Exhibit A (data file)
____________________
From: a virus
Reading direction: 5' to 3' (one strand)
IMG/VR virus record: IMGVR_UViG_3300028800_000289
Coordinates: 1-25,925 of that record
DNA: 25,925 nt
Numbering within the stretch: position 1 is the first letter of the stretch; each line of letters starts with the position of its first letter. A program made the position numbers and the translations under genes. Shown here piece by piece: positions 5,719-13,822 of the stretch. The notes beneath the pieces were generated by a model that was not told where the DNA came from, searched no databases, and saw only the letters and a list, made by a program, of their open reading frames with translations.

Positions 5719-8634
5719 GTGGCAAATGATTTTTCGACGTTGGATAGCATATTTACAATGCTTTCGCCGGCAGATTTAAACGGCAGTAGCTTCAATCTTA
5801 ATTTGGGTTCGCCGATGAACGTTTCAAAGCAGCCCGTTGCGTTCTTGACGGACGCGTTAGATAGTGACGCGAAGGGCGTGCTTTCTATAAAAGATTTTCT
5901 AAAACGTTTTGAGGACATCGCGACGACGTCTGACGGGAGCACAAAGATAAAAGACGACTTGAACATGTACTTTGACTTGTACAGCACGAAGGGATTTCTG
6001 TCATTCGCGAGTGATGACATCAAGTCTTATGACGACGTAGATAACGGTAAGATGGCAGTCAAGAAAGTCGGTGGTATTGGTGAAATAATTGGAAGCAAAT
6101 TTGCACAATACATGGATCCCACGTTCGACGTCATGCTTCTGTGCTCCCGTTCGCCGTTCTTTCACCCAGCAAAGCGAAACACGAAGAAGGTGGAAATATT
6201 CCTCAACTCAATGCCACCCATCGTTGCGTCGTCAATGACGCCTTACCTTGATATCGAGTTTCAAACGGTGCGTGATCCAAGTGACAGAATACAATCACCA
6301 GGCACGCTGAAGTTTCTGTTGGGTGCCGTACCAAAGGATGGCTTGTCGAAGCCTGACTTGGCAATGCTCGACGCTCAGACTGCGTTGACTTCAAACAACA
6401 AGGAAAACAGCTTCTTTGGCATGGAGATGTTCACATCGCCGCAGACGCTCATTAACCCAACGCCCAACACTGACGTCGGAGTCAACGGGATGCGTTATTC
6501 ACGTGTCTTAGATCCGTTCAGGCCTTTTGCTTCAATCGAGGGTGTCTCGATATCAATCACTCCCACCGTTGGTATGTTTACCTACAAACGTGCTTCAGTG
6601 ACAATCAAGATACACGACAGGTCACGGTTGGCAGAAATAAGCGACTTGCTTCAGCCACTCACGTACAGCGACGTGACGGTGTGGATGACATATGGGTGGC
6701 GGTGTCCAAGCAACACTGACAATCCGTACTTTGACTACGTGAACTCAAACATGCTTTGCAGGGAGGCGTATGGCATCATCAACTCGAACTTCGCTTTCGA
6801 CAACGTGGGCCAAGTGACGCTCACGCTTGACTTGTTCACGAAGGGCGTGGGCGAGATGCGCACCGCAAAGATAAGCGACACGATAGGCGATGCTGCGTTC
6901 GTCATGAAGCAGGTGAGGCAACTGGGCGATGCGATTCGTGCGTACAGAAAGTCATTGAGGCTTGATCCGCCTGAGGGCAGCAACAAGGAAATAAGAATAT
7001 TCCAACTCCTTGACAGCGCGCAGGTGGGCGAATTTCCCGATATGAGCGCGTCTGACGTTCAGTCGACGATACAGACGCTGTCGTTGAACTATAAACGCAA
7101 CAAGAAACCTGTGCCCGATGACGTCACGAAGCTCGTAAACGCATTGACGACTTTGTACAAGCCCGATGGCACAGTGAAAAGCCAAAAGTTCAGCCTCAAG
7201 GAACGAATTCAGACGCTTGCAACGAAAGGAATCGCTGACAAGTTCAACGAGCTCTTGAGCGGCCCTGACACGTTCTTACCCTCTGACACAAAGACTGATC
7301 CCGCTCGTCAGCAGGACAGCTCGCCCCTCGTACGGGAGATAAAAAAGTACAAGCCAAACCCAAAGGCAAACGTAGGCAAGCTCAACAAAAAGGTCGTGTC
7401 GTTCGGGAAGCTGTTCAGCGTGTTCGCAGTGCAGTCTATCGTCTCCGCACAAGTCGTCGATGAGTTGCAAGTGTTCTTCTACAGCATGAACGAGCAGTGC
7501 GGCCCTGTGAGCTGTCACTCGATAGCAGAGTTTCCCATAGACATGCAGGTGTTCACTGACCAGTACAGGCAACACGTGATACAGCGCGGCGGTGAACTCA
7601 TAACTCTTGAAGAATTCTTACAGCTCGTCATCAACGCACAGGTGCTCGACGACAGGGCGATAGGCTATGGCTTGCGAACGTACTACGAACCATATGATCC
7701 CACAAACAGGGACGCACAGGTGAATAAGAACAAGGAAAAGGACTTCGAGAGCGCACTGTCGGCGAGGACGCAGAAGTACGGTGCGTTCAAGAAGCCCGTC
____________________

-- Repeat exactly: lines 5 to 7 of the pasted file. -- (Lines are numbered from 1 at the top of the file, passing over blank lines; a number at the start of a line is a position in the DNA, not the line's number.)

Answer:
DNA: 25,925 nt
Numbering within the stretch: position 1 is the first letter of the stretch; each line of letters starts with the position of its first letter. A program made the position numbers and the translations under genes. Shown here piece by piece: positions 5,719-13,822 of the stretch. The notes beneath the pieces were generated by a model that was not told where the DNA came from, searched no databases, and saw only the letters and a list, made by a program, of their open reading frames with translations.

Positions 5719-8634